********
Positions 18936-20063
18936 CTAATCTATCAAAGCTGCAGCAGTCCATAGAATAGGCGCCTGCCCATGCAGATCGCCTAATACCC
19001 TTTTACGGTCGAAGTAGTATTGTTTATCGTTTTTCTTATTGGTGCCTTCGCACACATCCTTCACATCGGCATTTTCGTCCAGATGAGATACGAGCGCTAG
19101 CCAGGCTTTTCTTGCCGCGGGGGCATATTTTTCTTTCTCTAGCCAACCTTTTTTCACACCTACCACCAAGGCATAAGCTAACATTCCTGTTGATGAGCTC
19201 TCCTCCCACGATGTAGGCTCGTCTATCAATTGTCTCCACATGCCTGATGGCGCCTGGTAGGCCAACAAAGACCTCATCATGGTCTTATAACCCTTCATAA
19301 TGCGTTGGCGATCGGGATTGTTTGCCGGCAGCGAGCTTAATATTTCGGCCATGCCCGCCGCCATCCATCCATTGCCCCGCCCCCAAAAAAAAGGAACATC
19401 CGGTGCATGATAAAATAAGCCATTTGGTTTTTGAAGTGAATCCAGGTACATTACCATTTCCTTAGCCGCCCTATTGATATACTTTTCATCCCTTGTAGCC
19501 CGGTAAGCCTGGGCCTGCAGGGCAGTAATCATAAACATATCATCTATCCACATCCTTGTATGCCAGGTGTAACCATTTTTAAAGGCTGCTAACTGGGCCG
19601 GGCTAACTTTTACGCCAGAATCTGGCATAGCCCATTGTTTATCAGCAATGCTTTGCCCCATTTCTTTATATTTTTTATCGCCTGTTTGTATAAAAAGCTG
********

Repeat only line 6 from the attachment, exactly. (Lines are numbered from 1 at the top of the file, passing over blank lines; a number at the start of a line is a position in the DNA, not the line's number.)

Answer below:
19301 TGCGTTGGCGATCGGGATTGTTTGCCGGCAGCGAGCTTAATATTTCGGCCATGCCCGCCGCCATCCATCCATTGCCCCGCCCCCAAAAAAAAGGAACATC